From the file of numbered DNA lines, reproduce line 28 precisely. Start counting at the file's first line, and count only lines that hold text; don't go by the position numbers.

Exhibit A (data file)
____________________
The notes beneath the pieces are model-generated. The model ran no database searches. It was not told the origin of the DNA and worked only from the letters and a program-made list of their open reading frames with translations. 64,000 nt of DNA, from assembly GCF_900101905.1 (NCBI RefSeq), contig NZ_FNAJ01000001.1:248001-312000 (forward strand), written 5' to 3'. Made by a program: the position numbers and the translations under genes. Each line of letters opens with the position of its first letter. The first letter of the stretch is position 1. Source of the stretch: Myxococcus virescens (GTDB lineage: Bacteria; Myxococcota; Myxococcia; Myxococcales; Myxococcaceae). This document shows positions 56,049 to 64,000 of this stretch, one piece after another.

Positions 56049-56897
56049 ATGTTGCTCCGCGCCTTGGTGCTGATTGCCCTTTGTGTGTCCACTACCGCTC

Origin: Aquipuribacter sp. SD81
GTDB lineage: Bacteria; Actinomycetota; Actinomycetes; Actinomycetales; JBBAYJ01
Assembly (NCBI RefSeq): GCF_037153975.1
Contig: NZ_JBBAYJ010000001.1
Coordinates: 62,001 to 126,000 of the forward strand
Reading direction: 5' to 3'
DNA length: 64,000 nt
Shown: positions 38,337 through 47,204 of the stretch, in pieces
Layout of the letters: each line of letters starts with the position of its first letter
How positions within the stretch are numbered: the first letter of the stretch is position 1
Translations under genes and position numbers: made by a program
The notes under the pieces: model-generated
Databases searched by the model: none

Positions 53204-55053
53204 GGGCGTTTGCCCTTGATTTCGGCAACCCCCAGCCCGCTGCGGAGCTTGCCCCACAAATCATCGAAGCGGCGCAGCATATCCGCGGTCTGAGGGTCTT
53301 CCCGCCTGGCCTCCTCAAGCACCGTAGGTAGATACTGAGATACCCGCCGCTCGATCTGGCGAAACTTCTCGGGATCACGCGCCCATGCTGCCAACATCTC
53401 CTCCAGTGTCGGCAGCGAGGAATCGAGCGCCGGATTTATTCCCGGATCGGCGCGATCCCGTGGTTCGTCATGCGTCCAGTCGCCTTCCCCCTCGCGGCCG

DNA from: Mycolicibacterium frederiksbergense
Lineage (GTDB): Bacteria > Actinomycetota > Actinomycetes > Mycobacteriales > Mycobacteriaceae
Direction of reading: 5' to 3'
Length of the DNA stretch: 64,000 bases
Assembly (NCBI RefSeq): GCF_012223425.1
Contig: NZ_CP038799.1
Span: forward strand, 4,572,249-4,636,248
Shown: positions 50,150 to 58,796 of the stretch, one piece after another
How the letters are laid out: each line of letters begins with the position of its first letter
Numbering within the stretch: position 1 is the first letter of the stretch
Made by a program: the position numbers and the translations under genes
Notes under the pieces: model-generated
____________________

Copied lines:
Shown: positions 50,150 to 58,796 of the stretch, one piece after another